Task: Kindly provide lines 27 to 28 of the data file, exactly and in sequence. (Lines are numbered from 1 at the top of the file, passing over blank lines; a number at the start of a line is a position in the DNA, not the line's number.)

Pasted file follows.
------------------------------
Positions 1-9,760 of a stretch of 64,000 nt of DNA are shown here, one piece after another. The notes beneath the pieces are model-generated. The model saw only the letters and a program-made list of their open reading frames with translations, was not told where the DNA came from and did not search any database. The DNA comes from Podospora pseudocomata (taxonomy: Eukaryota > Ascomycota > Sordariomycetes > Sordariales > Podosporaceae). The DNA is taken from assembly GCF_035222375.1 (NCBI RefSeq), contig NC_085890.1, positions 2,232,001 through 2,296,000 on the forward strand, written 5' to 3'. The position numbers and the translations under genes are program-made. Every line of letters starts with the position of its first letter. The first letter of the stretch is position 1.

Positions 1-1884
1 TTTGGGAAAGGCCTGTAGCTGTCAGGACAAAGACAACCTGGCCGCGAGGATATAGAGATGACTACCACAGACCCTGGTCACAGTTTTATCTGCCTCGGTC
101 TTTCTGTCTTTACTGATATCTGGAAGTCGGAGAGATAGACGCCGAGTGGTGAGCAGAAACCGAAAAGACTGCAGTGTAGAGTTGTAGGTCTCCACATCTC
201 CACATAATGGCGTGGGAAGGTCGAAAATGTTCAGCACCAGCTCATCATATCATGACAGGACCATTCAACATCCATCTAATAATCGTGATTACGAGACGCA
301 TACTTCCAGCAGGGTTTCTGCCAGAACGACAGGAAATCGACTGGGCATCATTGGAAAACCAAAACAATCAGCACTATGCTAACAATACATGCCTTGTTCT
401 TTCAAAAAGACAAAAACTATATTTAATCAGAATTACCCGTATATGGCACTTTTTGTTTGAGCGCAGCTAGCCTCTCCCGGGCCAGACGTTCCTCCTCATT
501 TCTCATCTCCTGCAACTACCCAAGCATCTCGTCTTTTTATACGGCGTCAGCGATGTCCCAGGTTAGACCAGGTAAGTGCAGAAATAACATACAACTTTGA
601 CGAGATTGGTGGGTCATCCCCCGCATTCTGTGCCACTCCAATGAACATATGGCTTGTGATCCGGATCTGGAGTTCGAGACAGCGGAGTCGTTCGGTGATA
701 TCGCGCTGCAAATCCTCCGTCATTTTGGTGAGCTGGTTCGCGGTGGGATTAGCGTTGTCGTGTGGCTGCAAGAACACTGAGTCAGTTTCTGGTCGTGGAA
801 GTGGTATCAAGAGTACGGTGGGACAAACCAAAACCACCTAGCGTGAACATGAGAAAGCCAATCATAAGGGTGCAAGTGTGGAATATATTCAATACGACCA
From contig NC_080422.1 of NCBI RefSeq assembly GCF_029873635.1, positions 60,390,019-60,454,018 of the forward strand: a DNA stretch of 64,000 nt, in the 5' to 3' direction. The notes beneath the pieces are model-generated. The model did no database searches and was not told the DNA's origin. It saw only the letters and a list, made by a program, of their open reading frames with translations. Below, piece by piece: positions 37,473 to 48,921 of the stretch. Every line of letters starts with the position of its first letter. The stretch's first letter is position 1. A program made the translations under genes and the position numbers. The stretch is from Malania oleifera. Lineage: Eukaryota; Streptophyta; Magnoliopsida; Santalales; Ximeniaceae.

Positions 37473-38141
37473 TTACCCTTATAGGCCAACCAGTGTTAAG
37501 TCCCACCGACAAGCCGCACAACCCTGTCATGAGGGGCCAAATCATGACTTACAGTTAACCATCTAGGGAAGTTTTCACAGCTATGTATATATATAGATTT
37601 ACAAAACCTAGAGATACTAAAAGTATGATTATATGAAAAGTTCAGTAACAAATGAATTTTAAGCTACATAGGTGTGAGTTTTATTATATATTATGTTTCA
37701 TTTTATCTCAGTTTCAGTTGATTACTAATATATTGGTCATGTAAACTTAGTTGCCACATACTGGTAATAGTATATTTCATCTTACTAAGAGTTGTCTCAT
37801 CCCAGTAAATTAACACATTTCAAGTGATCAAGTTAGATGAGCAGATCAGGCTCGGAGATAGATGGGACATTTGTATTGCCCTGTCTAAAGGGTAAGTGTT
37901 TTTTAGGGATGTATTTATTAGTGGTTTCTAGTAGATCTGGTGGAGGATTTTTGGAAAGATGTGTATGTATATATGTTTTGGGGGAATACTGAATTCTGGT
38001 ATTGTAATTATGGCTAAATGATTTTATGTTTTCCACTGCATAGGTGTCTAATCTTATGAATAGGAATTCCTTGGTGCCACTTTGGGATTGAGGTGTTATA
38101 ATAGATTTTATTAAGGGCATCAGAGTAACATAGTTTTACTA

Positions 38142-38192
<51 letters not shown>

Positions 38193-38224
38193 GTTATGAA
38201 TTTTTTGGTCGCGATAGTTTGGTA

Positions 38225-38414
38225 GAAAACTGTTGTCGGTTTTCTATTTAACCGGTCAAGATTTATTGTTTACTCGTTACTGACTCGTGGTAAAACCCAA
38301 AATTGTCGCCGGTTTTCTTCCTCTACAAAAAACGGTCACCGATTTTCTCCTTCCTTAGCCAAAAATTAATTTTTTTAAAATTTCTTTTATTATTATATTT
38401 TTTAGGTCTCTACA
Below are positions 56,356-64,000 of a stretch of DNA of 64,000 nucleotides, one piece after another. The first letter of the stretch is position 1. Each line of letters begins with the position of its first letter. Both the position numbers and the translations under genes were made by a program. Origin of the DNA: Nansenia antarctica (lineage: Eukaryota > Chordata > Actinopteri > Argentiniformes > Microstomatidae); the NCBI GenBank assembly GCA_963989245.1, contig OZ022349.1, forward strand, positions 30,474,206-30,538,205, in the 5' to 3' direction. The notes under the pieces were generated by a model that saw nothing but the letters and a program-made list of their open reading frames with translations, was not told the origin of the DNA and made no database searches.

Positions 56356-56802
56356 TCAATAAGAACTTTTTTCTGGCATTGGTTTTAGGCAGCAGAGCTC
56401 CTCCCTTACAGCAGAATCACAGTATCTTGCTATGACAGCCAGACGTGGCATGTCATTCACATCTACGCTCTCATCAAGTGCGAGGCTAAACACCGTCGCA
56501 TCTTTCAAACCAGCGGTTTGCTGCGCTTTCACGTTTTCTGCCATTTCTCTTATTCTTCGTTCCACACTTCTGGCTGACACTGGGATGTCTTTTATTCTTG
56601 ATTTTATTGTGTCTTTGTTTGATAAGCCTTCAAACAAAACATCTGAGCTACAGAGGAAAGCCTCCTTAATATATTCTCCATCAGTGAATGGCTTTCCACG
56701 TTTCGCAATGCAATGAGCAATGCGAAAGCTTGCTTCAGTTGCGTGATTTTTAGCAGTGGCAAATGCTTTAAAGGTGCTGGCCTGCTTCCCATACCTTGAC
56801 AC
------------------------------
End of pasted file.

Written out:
Positions 38225-38414
38225 GAAAACTGTTGTCGGTTTTCTATTTAACCGGTCAAGATTTATTGTTTACTCGTTACTGACTCGTGGTAAAACCCAA